In April this year, Russian designer Gosha Rubchinskiy announced via Instagram that his eponymous label will cease to exist “as you know it”. The brand further elaborated that “there will be no more seasonal collections”. Fans were hopeful: no more seasonal collections does not mean a complete halt—Mr Rubchinskiy could do ‘projects’ in limited runs, which would increase the brand’s desirability. Mr Rubchinskiy also told Hypebeast at the opening of DSM Beijing that he “is a bit tired doing season-to-season collections.” He also said, during Mercedes Benz Fashion Week Tbilisi in May, that “Every idea has a time and what I wanted to express, I expressed it.” An extended sabbatical is not unreasonable.

Still, the announcement is sad because if he should stop, it would be at a time when the discerning street-style consumer is beginning to appreciate his brand more. Those who have no love for the over-hyped nothingness of Supreme and Off-White see Gosha Rubchinskiy as a designer with a true and clear design vision, and a voice that is articulate. This is a designer who wears authenticity like a badge, and not as token salute. It was he who channeled sporty geekiness into fashionable threads way before Gucci’s Tenebaums uncool cool. And he looked no further than his native Russia, not quite the next Korea, but still with enough faraway exception and artistic nous to be compelling.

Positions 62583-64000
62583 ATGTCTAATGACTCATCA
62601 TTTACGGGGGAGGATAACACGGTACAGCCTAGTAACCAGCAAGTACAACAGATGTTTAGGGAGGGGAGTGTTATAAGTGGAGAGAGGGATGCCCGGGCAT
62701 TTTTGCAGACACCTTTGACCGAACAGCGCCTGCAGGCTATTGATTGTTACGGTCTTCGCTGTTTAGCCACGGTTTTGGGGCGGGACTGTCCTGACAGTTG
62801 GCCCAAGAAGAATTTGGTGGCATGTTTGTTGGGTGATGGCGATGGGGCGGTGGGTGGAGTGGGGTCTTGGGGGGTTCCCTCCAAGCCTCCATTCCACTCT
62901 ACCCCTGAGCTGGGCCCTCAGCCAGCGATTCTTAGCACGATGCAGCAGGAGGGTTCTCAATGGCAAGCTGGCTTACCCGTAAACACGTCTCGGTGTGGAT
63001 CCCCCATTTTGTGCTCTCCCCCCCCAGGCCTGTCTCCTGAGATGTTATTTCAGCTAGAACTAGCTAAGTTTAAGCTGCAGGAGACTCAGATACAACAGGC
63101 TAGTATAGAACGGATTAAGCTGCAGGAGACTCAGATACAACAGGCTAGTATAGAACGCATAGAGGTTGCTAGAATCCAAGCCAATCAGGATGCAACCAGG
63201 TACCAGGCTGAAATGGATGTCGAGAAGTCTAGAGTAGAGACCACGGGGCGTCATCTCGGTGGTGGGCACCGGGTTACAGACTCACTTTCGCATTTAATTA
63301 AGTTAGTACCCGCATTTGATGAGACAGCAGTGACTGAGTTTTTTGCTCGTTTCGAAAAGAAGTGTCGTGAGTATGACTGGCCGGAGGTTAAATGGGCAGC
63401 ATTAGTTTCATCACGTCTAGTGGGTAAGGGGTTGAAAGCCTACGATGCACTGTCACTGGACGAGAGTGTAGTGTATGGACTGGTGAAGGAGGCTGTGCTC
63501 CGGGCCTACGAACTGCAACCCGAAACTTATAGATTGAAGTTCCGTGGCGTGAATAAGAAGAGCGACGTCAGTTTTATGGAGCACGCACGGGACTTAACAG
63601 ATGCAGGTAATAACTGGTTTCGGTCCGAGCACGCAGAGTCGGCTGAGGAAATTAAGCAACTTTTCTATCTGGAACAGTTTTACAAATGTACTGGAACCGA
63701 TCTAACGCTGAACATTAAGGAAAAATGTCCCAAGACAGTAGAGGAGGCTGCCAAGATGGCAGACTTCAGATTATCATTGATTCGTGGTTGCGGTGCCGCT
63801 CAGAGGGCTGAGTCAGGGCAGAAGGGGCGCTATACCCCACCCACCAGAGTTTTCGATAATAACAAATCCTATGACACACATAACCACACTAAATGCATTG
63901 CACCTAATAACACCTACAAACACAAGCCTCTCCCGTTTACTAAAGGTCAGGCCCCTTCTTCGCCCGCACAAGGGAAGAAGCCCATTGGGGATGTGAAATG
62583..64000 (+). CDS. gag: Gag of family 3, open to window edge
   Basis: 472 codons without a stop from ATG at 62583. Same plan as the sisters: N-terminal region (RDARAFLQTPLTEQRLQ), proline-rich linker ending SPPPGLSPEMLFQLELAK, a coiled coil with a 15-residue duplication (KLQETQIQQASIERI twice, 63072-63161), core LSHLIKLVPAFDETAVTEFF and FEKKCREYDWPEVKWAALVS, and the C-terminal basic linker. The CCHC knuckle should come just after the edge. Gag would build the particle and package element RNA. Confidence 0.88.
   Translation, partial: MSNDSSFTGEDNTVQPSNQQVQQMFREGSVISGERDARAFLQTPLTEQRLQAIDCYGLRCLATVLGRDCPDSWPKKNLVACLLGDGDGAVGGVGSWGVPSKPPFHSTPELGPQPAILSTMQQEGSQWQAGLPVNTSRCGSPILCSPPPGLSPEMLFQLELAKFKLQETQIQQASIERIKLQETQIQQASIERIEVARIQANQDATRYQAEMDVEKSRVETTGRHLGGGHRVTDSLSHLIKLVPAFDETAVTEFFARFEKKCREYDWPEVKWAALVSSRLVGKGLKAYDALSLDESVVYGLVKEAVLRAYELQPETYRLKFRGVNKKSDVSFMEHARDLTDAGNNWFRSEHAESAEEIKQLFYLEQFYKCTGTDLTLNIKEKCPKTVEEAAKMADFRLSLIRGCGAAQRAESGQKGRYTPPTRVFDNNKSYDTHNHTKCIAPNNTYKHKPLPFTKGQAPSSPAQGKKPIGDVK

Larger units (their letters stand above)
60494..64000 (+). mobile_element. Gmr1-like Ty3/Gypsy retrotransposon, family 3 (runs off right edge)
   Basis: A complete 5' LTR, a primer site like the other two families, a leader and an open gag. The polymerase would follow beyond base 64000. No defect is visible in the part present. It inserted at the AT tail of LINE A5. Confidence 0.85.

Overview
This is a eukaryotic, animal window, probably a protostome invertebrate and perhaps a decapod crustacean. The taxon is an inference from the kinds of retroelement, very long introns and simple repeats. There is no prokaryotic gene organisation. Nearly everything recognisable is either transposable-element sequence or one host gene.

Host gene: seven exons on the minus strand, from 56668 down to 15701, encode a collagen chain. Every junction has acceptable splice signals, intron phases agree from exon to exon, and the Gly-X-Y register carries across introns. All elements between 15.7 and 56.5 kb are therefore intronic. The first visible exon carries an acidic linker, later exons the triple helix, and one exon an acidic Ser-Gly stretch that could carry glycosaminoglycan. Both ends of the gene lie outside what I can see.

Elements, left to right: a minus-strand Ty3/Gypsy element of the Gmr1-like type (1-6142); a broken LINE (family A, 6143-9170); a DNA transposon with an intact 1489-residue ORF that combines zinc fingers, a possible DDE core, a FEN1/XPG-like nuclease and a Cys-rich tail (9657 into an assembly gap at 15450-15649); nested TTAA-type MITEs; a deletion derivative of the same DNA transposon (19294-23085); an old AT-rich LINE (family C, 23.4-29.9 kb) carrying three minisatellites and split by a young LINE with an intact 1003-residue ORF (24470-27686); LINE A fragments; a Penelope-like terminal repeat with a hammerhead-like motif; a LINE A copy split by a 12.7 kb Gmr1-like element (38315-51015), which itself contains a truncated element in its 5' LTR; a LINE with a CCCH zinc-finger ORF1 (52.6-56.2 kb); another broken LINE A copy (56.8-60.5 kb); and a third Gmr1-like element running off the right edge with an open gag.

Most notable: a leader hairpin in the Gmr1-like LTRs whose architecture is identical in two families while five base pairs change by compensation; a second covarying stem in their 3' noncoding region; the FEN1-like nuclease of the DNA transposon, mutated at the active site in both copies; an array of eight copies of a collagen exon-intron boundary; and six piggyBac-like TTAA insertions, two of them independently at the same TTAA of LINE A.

It could be considered a smart move to not tether your name to street wear, now, for many a passport to fame. But Mr Rubchinskiy isn’t distancing himself from a category that gave him his start. Reportedly, his immediate plan is to grow Paccbet, a casual, skate-centric line he started with his skate pals and some artists. There’s even going to be a skate shop in Moscow—the “coolest” in the city, according to the designer.

If Mr Rubchinskiy is moving towards being Russia’s first global luxury brand, it may be strategically advantageous to take a break to re-position. It was reported that Gosha Rubchinskiy is supported by Comme des Garçons (including production and distribution). The brand’s closure would not have made business sense, but, according to a Business of Fashion report, CDG claimed to be in collaboration with Mr Rubchinskiy, project-based, for the next couple of years or so. They emphasised that they “want to find new a way to make and sell products.”

The fickleness of fashion is notorious. Maybe it’s wise that Gosha Rubchinskiy is getting out while he’s hot.

Photo: Dover Street Market

Badge Of Honour?

You’d think they won’t go further than smartphone covers. But with Prada’s ID case in stores, there’s nothing that you use in your life that luxury brands wont try to cover


Prada ID case AW 2018

In the past, carrying a designer key ring was a big deal. It said something about one’s economic status or love of things designer. Now that we are in the age of the key card and biometric authentication, key rings are not only less seen, they are reduced business  and licensing opportunities for luxury brands.

The product development divisions of fashion houses, however, don’t quite give up. From trinkets for bags to protective covers for smartphones, the product category keeps expanding, outpacing even those of department stores. Joining the ranks of non-fashion items given a luxury riff this season is the humble ID case; only in the case of Prada, not so humble.